Worldwide, there are about 300 million persons trying to start some 150 million businesses annually.
About 33% of these are launched, bringing 50 million new firm births each year; or about 137,000 per day. Very nearly the same number of active firms, approximately 120,000, fold up each day across the world.
In the UK, for example, only 68% of registered businesses survive beyond three years; 53% beyond five years, and only 32% survive beyond ten years.
In Canada, about 145,000 businesses start up each year, and about 137,000 declare bankruptcy over the same period.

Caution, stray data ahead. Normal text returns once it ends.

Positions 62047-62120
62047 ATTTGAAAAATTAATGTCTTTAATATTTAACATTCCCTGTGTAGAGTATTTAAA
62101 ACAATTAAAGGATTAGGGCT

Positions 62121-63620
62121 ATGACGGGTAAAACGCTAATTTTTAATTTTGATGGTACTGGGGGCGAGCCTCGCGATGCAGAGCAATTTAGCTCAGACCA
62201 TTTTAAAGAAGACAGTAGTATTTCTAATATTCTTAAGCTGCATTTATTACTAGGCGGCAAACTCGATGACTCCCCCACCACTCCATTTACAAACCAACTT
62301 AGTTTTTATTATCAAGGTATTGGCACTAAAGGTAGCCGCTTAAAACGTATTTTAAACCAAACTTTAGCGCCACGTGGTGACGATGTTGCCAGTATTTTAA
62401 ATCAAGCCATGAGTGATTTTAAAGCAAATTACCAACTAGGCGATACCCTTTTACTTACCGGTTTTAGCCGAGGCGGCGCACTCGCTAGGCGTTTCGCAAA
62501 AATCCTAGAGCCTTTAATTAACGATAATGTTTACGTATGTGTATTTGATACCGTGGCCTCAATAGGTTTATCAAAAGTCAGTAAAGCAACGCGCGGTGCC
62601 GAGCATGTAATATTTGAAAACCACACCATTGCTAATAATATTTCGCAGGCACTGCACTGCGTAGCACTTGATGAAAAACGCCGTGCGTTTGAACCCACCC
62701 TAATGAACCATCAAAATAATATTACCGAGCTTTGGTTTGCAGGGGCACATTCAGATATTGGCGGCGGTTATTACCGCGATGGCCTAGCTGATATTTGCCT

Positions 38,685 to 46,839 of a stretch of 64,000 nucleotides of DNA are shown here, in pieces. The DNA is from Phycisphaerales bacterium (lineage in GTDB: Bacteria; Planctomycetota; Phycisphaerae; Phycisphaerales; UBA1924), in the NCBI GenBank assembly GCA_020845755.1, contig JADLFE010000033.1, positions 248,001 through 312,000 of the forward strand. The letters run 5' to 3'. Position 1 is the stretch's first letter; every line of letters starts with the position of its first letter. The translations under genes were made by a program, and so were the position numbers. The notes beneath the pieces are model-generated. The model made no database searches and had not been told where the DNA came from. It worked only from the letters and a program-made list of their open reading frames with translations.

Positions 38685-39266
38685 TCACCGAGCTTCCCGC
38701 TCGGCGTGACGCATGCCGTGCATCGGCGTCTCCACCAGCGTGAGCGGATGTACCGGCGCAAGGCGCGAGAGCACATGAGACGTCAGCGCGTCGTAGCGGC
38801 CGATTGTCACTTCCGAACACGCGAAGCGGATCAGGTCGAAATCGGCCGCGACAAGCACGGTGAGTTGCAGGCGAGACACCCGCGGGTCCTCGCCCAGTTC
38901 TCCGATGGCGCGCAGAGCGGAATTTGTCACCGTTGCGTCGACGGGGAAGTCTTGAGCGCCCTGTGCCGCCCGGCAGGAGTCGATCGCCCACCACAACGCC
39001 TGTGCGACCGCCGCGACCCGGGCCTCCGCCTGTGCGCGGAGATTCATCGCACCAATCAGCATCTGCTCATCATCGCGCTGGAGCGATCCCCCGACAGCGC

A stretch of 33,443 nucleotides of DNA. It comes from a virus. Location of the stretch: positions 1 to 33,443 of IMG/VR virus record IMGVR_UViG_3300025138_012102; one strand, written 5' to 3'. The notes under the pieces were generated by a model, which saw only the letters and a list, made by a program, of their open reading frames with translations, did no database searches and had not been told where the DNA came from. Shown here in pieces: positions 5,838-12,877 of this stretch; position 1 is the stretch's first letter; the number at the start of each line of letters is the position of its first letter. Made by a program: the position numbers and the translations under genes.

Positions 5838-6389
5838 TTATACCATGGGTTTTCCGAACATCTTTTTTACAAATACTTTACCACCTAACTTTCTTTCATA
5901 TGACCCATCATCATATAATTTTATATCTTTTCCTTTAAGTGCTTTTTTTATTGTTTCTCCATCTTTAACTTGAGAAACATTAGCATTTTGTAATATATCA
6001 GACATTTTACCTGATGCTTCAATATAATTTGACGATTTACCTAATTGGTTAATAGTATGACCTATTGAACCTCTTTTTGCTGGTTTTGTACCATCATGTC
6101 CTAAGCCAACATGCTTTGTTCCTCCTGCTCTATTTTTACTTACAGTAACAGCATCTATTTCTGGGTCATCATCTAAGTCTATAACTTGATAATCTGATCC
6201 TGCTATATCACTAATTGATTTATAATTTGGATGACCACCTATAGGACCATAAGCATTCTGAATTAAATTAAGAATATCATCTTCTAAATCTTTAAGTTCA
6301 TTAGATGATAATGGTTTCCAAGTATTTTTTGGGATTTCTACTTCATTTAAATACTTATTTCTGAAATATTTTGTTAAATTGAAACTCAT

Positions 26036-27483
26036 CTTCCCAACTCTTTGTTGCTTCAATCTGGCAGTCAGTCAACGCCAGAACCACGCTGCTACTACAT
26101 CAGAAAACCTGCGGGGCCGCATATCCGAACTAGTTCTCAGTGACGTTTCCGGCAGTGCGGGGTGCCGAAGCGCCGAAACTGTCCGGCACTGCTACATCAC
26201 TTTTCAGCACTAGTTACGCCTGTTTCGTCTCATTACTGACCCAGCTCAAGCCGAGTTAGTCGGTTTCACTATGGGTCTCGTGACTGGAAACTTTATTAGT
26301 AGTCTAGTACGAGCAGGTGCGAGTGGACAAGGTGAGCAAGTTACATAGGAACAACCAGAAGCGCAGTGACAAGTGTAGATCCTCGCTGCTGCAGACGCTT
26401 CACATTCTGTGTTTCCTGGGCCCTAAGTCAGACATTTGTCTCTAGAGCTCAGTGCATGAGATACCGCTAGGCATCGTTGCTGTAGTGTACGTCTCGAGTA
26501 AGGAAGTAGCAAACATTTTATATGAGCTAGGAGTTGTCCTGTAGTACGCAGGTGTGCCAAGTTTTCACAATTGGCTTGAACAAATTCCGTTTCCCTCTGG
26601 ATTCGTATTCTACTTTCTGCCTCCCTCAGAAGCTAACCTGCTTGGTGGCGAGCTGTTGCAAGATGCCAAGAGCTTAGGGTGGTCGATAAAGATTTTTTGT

In Kenya, 60% of businesses fail within their first two years of operation.
53% of small and medium-sized enterprises (SME) fail within the first three years in New Zealand.
In Brazil, out of the 1.6 million new businesses that open every two years, 652,186 (41%) close down within three years, with 51% closing before they are two years old.
These realities persist despite the existence of a sound, tested and growing body of knowledge on which viability and sustainability of enterprise can be pre-determined, optimized, and various risks contained.